One of the greatest changes to SEO happened quite recently and with little notice, and that was the altering of Google algorithms, presenting many businesses, including ourselves, to make massive changes to our mobile websites in order to optimize our search engine impact. Google algorithms moved to a mobile text crawl first policy, meaning that it will check mobile websites before the general websites that are associated with standard computers.

Businesses now must focus on optimizing or building mobile sites in which their text, images and script are designed to touch on these new Google standards. For businesses like ours, which are heavily dependent on visuals, image quality must be maintained, yet download speeds cannot be slowed. As the use of mobile device shopping continues to grow, so will the challenge of maintaining mobile websites for SEO purposes.

33. Chris Mitchell, CEO, Intelus Agency

1. What kind of content do you create, and how do you plan for it keeping SEO in mind?

SEO is at the very heart of our content marketing strategy and almost every piece of content starts with a well-thought-out, keyword-optimized blog post.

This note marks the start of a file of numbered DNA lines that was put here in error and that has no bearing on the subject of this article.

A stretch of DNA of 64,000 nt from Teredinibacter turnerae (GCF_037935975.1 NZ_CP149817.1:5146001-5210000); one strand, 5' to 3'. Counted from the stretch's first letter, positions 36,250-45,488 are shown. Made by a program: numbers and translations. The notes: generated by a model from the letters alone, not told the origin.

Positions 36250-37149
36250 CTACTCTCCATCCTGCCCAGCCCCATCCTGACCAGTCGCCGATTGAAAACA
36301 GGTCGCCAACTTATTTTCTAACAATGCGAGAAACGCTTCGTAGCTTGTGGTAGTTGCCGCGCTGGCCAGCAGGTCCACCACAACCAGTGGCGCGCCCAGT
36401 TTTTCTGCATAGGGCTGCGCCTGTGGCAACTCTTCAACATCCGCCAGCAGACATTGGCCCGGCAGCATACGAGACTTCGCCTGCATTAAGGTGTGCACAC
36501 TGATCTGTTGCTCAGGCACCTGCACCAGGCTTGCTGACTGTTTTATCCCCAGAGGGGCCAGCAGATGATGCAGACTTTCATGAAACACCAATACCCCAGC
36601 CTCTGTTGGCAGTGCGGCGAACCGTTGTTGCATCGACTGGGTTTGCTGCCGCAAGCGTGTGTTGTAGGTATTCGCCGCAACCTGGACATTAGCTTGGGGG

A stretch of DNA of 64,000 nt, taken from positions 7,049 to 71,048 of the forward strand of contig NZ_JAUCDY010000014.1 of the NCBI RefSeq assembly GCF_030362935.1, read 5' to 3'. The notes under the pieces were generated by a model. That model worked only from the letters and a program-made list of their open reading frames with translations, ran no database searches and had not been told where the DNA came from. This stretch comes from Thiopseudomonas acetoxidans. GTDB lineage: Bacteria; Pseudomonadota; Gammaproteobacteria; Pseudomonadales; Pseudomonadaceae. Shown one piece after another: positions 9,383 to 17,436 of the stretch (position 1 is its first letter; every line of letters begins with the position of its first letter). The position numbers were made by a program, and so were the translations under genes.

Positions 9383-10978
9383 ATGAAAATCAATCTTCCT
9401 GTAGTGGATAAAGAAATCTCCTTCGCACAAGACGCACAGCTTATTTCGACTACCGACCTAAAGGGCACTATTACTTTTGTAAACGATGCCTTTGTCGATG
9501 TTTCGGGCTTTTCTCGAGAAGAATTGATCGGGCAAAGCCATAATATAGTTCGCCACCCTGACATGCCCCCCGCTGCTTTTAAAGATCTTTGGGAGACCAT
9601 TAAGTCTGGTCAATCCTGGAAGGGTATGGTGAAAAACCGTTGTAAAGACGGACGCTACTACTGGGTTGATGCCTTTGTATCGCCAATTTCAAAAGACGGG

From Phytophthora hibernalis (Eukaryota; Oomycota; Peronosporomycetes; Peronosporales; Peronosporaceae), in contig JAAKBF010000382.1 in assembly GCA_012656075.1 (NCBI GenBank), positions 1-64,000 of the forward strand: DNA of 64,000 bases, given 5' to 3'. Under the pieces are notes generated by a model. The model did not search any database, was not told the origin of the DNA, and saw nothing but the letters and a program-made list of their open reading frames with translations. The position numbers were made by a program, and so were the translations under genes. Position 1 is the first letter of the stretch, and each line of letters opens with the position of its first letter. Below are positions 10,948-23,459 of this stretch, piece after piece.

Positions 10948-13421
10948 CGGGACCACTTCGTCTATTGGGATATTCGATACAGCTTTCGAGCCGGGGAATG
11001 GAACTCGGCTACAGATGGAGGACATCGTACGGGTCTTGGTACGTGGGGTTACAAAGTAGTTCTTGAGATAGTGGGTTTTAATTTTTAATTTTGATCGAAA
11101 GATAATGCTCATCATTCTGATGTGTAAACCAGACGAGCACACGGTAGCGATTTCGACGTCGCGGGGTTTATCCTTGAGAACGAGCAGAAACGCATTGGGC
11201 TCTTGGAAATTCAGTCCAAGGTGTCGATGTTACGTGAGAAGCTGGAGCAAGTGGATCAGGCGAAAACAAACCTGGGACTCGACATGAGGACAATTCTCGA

2. How much content do you create, and how do you source it – in-house or outsourced?

We work with a partner who does the keyword research and writing, then we publish it in-house and get to work repurposing the blog posts into various formats like infographics, slideshows, videos, and quotes, which we distribute primarily on LinkedIn plus other sources.

3. What’s your biggest challenge w.r.t. optimizing content for SEO and how do you measure content performance/ROI?

At one point, we had challenges meeting deadlines and we had a lot of back and forth revisions which wasted time. To solve the problem, we built an automated workflow, which combines project management and collaboration tools.

When a new article is ready to repurpose, a new task is created in one of these project management tools to begin the process of making the blog post into other pieces of micro-content.